Before watching the pilot, I regarded Masters of Sex the way I do most upcoming Showtime dramas: with both awe and an eyeroll. “Oh, a no-nonsense RN!” I said before Nurse Jackie, a show I now like, premiered. “Oh, a woman with multiple personalities!” I said before United States of Tara, a show I now like that featured one of TV’s great gay characters, premiered. And now with Masters of Sex, I groaned, “Oh, a show about sexual experiments! How saucy and important!” Well, I’ll be: It’s a competent and stirring drama with plenty of potential, even if its approach to sexy material is (wait for it) quite studied.
Michael Sheen and Lizzy Caplan play pioneering sex researchers William Masters and Virginia Johnson at Washington University in St. Louis. The personal dramas we’ve seen them endure so far are expected (Masters’ wife is having trouble conceiving a child; Johnson is a self-owned sexual being whose comfortable authority provokes an insecure man to violence), but I’m excited to see their working relationship evolve. It’s a one-of-a-kind partnership, after all. Masters was a highly respected physician and Johnson was a nightclub singer without a degree who joined his cause. But let’s get to the nitty-gritty: How sexy is this “provocative” series? I answer that and all of your most pressing questions below.
Well, how sexy is this sex show?
There’s some nudity, kids. There’s naked Lizzy Caplan (shown from the waist up, mainly) receiving oral sex from the execrable Dr. Ethan Haas (Nicholas D’Agosto). There’s lesbian prostitute Betty DiMello (Annaleigh Ashford, the Tony nominee from Kinky Boots) grousing about how most women fake orgasms, a concept that blows the mind of Dr. Masters. That’s a total of four breasts on screen, and naturally we didn’t get to see any male junk even if there were multiple naked males on our TV. We’ll get to the sultriest, blondest male on the show in just a second.
Weren’t Masters and Johnson, uh, deeply wrong about gay people? Does the show deal with that?
Not so far, but it’ll be fascinating if they did. In the late ’60s (more than ten years after this pilot is set), Masters and Johnson initiated a homosexual-to-heterosexual conversion program that lasted until 1977, four years after homosexuality had been declassified as a psychological disorder. The program reported a 71% success rate, a figure that Virginia Johnson has since claimed Masters might’ve totally fabricated. Oh, you think?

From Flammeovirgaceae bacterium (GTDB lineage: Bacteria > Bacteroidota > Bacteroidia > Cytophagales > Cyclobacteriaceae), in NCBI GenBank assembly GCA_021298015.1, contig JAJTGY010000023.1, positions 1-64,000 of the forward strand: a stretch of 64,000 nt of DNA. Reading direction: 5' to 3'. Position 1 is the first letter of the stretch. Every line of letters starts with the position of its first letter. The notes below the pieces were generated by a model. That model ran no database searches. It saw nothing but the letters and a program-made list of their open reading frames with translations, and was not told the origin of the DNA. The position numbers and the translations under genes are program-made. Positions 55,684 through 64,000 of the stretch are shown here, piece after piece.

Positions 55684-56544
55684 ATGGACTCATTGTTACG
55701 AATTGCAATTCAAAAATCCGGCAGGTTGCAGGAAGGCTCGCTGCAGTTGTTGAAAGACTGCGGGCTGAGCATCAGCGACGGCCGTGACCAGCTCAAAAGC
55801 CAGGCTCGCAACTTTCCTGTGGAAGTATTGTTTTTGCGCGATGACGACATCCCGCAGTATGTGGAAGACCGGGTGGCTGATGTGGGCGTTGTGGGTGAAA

I have the feeling gayness will come up in the way it does on Mad Men, at least at first: in jarring and unexpected spurts. No shade intended towards Sal Romano or that bellboy.
Michael Sheen: Dreamy?
Usually, yes, though I also find him scary and chilly as Dr. Masters, a groundbreaking man who is effortlessly nonemotional even when his life requires it (as when his wife Libby breaks down about not having a child). Though to be fair, I also found Michael Sheen scary and chilly as Liz Lemon’s hilariously awful non-boyfriend Wesley on 30 Rock. Masters’ personal evolution will surely become a focal point of the series, but for now his unreactive mug blends seamlessly into the show’s sterilized cinematography.
Is Lizzy Caplan giving us Mean Girls Lizzy or Party Down Lizzy? What about Bachelorette Lizzy? Any of the above?
Now, I’m not saying we all expected Lizzy Caplan to exhibit the defiant cynicism of her Mean Girls character Janis Ian (a name that still feels a tad too on the nose, screenwriter Tina Fey), but for a woman who somehow topped Janis’ snarkiness with a performance in Bachelorette as wise-ass bridesmaid Gena, it was reasonable to assume snark is just a part of Caplan’s process. Fortunately, that’s not so. In Masters of Sex, Caplan is collected, plainspoken in her sexual intelligence, and downright austere at times. Her powdery ’50s visage smacks of Rachel Menken from the first season of Mad Men, and that’s also always a plus. But I did notice that she slid in just a shade of Janis drollness when she deadpanned to her first text subject Betty DiMello, “See what happens. It’s the fun of being first.”
Most importantly: How naked is Teddy Sears?
Let me be clear: We DID see Teddy Sears — a.k.a. Zachary Quinto’s lover from the first season of American Horror Story, naked, as he plays Dr. Austin Langham, one of the test-study participants in Masters and Johnson’s first experiment. He’s nervous (which is bizarre because he looks like James D’Arcy in W.E. or Patrick Wilson in Little Children — flaxen and angular and dreamworthy), but he’s naked. Let’s put it this way: If Sears’ crotch is a bullseye, we witnessed about a ring-and-a-half away from our target. If Sears’ ass is the sun, we saw its hazy corona as he plopped down on the bed and prepared to have scientific sex with Betty. And by the way: Sears’ ass might be the real sun. Just a theory! Adopt me, Virginia Masters!
What’d you think of the premiere?